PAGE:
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Tribute paid to 94-year-old City fan who proudly wore club’s colours in hospital bed

PUBLISHED: 06:30 27 March 2020 | UPDATED: 11:25 27 March 2020

Norwich City fan Ronald Cobb proudly wearing the club's colours in his hospital bed. Picture: Claire Booth

Norwich City fan Ronald Cobb proudly wearing the club's colours in his hospital bed. Picture: Claire Booth

Claire Booth

A touching tribute has been paid to an avid Norwich City fan who died in hospital this week at the age of 94.

Ronald Cobb (back row, second from right) with his RAF football team in Egypt. Picture: Claire BoothRonald Cobb (back row, second from right) with his RAF football team in Egypt. Picture: Claire Booth

Ronald Cobb - known to his friends and family as Ron - was such a huge Canaries fan that he insisted on wearing his City shirt in hospital and told staff he was suffering from “footballitis” in his final days.

Despite growing up in Watford, the home of another club that plays in yellow, Norwich City was always Mr Cobb’s team.

Three days after his 18th birthday, Mr Cobb was enlisted in the Royal Air Force, where he served as a mechanic for several years, which included a posting in Egypt.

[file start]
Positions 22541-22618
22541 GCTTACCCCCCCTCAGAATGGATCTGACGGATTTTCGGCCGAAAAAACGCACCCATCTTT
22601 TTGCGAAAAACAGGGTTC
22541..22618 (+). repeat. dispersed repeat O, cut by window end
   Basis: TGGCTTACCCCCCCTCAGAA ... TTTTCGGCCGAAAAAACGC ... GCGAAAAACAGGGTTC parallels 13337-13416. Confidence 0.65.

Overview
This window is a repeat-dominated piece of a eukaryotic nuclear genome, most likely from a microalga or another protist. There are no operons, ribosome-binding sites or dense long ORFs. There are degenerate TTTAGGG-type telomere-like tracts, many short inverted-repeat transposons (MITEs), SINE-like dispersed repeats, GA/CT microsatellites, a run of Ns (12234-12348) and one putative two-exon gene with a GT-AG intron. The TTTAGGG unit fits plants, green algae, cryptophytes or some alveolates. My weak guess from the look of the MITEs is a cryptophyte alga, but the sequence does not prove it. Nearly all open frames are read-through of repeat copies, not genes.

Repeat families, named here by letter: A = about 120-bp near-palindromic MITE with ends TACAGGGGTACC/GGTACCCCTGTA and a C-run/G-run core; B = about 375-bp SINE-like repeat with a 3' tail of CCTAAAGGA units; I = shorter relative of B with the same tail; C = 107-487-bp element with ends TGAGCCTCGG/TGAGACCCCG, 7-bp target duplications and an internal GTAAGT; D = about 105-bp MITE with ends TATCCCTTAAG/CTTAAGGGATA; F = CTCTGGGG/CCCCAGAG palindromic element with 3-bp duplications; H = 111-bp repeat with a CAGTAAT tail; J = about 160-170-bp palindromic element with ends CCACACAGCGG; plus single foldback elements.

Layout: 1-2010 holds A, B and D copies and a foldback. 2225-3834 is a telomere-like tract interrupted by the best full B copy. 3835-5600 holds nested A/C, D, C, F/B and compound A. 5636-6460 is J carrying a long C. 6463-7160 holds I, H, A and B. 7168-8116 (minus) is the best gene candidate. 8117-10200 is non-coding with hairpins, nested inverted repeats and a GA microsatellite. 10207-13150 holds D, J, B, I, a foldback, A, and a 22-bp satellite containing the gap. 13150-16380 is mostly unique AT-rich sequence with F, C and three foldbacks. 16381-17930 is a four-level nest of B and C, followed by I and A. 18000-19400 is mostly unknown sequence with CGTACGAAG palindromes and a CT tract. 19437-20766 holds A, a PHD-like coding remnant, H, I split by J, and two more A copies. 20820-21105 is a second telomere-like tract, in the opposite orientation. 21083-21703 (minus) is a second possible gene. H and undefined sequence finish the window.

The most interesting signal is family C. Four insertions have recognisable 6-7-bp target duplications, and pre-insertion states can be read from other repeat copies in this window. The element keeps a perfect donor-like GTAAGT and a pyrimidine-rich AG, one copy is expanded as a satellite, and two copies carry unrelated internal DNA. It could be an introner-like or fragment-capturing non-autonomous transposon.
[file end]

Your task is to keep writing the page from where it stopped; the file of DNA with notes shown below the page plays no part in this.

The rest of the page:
He took his love of sport with him to the African nation, where he was captain of two cricket clubs and a football team.

Ronald Cobb (back row, second from right) with his RAF cricket team in Egypt. Picture: Claire BoothRonald Cobb (back row, second from right) with his RAF cricket team in Egypt. Picture: Claire Booth

He met his future wife Mary in Watford Town Hall in 1946, with the pair tying the knot two years later on March 6, 1948.

In the early 1970s, the pair moved to Norwich, finally giving Mr Cobb the opportunity to live in the city of the club he loved so dear.

He went on to become a butcher at the Sainsbury’s branch on Queens Road, before becoming meat manager - a role he held for the rest of his professional career.

In retirement, he moved to Heacham, near King’s Lynn to be closer to the rest of his family.

Claire Booth, his grand-daughter, said: “I do not know how he ended up supporting Norwich City, but they were always his team. He lived and breathed Norwich City - was a season ticket holder and always wanted to know how they were getting on.

“He was the most wonderful grandfather - we knew we could go to him with anything and he would always try to help.”

A funeral will be held for him next week, however, coronavirus restrictions have limited the ceremony to just five attendees - who will all be decked out in yellow and green with yellow and green flowers.

Mrs Booth added: “It is a shame we can’t do something bigger, but our hands are tied. Hopefully once all this is over we can give him the kind of send-off he rightfully deserved.”

He had three children, Anthony, Pamela and Carole, four grandchildren - Claire, Gary, Kim and Lee, and five great-grandchildren - Daisy, Charlie, Sophie, Thomas and Danielle.

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